In a very interesting blog post, Bharath Vallabha discusses the problematic stance of Wittgenstein in relation to traditional philosophy. Wittgenstein critiques the Cartesian move of raising global doubts about the reality of our world as incoherent. But Vallabha points out that Wittgenstein makes the same sort of move in raising global doubts about traditional philosophy:
Can there be global doubt about philosophy without a transformative dimension into a new way of doing philosophy? A new way which actually connects it in a deeper way with what philosophy has been through the ages? To claim that philosophy is an illusion independent of any transformative context is as incoherent as claiming that the external world is an illusion independent of any transfomative context.
In the context of the recent series of posts here on Agent Swarm, one can argue that Laruelle is committing the same sort of incoherence in his “non-philosophy”. Laruelle is making a global critique of the illusion of philosophy tied to the principle of philosophical sufficiency, but in his non-philosophy phase the transformative dimension is not fully affirmed.
In his discussion of Wittgenstein Vallabha remarks that the transformative context is not apparent, and that primacy is given to negation:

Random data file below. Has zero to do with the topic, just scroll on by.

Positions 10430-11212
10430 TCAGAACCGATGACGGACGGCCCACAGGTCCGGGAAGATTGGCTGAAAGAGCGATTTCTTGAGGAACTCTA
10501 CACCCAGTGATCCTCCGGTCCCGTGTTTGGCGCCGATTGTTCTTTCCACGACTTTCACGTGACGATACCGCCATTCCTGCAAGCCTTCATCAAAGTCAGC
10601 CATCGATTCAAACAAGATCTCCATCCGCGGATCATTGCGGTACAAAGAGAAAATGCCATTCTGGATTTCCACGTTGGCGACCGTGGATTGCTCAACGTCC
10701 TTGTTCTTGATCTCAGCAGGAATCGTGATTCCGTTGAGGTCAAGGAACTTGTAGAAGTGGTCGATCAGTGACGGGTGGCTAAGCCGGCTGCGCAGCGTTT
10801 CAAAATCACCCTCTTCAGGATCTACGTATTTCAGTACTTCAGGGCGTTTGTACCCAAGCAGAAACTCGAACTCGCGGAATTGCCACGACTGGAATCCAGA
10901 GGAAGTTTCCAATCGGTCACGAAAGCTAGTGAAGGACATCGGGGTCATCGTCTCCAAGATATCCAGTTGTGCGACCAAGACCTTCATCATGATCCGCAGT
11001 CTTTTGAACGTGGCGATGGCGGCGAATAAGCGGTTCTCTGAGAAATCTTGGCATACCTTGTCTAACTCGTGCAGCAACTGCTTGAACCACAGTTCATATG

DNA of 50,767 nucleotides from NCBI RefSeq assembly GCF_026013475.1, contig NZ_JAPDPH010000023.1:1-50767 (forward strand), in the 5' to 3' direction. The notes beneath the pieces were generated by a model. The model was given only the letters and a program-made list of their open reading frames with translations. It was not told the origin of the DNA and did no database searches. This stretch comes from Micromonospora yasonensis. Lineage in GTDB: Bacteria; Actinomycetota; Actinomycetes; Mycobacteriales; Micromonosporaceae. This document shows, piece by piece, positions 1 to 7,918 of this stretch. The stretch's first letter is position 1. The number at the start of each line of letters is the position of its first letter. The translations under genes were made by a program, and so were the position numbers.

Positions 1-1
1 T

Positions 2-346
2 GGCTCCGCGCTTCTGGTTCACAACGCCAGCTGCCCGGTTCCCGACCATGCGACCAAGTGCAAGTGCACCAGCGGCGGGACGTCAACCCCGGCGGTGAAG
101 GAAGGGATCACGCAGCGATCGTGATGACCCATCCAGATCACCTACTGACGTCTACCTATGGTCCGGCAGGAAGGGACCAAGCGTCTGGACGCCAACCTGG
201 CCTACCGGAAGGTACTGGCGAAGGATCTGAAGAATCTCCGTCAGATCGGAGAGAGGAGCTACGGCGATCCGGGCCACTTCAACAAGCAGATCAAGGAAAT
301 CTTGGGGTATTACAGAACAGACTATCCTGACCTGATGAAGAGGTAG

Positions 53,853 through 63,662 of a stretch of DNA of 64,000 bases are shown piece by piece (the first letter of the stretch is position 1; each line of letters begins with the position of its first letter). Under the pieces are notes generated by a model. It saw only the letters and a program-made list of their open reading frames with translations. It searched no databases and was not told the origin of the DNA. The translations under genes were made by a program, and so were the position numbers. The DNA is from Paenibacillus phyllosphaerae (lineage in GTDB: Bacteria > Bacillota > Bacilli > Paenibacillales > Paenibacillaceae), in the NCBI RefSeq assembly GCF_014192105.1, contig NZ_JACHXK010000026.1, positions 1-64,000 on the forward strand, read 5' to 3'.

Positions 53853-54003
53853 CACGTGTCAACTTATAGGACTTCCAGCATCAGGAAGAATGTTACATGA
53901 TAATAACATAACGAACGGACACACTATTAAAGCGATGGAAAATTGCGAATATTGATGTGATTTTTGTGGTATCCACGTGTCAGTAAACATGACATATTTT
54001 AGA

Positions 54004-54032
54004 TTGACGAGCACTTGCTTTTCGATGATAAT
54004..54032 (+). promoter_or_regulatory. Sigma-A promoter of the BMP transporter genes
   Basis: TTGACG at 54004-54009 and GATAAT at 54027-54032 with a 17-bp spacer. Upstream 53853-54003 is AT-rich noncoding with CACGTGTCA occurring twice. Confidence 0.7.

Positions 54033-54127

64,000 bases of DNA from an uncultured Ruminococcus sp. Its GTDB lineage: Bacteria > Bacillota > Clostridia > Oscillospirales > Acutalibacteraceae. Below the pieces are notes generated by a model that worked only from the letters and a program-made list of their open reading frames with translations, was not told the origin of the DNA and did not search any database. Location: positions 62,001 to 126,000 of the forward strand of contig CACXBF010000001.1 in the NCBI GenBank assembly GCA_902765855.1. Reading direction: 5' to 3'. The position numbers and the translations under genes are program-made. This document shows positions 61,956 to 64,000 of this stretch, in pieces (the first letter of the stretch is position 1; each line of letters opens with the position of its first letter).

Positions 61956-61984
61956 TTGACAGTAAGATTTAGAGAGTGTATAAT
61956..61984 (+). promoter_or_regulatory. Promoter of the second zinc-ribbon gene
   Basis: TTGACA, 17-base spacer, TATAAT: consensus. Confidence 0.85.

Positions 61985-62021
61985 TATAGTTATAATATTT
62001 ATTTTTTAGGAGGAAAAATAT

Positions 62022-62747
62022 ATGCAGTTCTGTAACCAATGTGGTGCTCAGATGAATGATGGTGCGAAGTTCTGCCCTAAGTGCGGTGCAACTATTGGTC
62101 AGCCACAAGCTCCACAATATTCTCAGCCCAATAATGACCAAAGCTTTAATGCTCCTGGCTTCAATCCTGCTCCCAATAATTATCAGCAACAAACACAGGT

This is what makes Wittgenstein, and his philosophy, seem as if he is just about nay-saying but not building something constructive.
Here we may say that Laruelle is different: in his later “quantum” phase he proposes just such a constructive endeavour. His “Philosophy V” is a way of carrying out the promise of the underlying positivity and plurality present implicitly in the prefix “non-” of Laruelle’s non-philosophy. Yet even this new quantum turn is ambiguous, as its nascent pluralism is contradicted by the remaining presumption of his own uniqueness compared to potential philosophical rivals (Foucault, Derrida, Lyotard, Deleuze, Badiou) and by the continuing lack of concern for the diversity of non-European modes of thought and existence.
Vallabha expresses the horizon within which we can productively engage with Laruelle’s ideas without being imprisoned in his monistic aspirations and in his Eurocentric nostalgias:
the (or at least a) transformative context of our time is that of a global, pluralistic society.
It is the goal of my blog to contribute to the edification of a thought adequate to the global pluralistic society that is under construction, to protect and to reinforce its diversity, and to ensure a place for singular and collective individuation within a democratic framework.